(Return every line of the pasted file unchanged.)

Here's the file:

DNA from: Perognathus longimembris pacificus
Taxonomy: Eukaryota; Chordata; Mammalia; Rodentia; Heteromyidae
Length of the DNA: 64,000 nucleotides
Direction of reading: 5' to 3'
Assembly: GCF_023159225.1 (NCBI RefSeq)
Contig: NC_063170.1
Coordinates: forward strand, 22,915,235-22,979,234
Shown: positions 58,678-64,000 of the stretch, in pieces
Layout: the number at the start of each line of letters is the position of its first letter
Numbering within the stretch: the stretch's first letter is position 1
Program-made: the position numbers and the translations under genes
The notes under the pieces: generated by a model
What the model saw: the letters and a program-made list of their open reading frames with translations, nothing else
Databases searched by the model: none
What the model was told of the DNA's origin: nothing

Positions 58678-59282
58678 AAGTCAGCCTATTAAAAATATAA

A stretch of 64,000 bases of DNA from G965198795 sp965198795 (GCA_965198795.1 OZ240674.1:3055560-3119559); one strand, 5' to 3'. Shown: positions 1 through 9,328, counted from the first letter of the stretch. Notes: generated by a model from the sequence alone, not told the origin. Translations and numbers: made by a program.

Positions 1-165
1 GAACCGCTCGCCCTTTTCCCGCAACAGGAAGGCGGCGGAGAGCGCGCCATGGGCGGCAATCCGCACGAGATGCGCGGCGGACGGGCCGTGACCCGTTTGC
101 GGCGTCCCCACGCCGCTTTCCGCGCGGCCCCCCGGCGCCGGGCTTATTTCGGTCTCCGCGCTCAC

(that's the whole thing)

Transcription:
DNA from: Perognathus longimembris pacificus
Taxonomy: Eukaryota; Chordata; Mammalia; Rodentia; Heteromyidae
Length of the DNA: 64,000 nucleotides
Direction of reading: 5' to 3'
Assembly: GCF_023159225.1 (NCBI RefSeq)
Contig: NC_063170.1
Coordinates: forward strand, 22,915,235-22,979,234
Shown: positions 58,678-64,000 of the stretch, in pieces
Layout: the number at the start of each line of letters is the position of its first letter
Numbering within the stretch: the stretch's first letter is position 1
Program-made: the position numbers and the translations under genes
The notes under the pieces: generated by a model
What the model saw: the letters and a program-made list of their open reading frames with translations, nothing else
Databases searched by the model: none
What the model was told of the DNA's origin: nothing

Positions 58678-59282
58678 AAGTCAGCCTATTAAAAATATAA

A stretch of 64,000 bases of DNA from G965198795 sp965198795 (GCA_965198795.1 OZ240674.1:3055560-3119559); one strand, 5' to 3'. Shown: positions 1 through 9,328, counted from the first letter of the stretch. Notes: generated by a model from the sequence alone, not told the origin. Translations and numbers: made by a program.

Positions 1-165
1 GAACCGCTCGCCCTTTTCCCGCAACAGGAAGGCGGCGGAGAGCGCGCCATGGGCGGCAATCCGCACGAGATGCGCGGCGGACGGGCCGTGACCCGTTTGC
101 GGCGTCCCCACGCCGCTTTCCGCGCGGCCCCCCGGCGCCGGGCTTATTTCGGTCTCCGCGCTCAC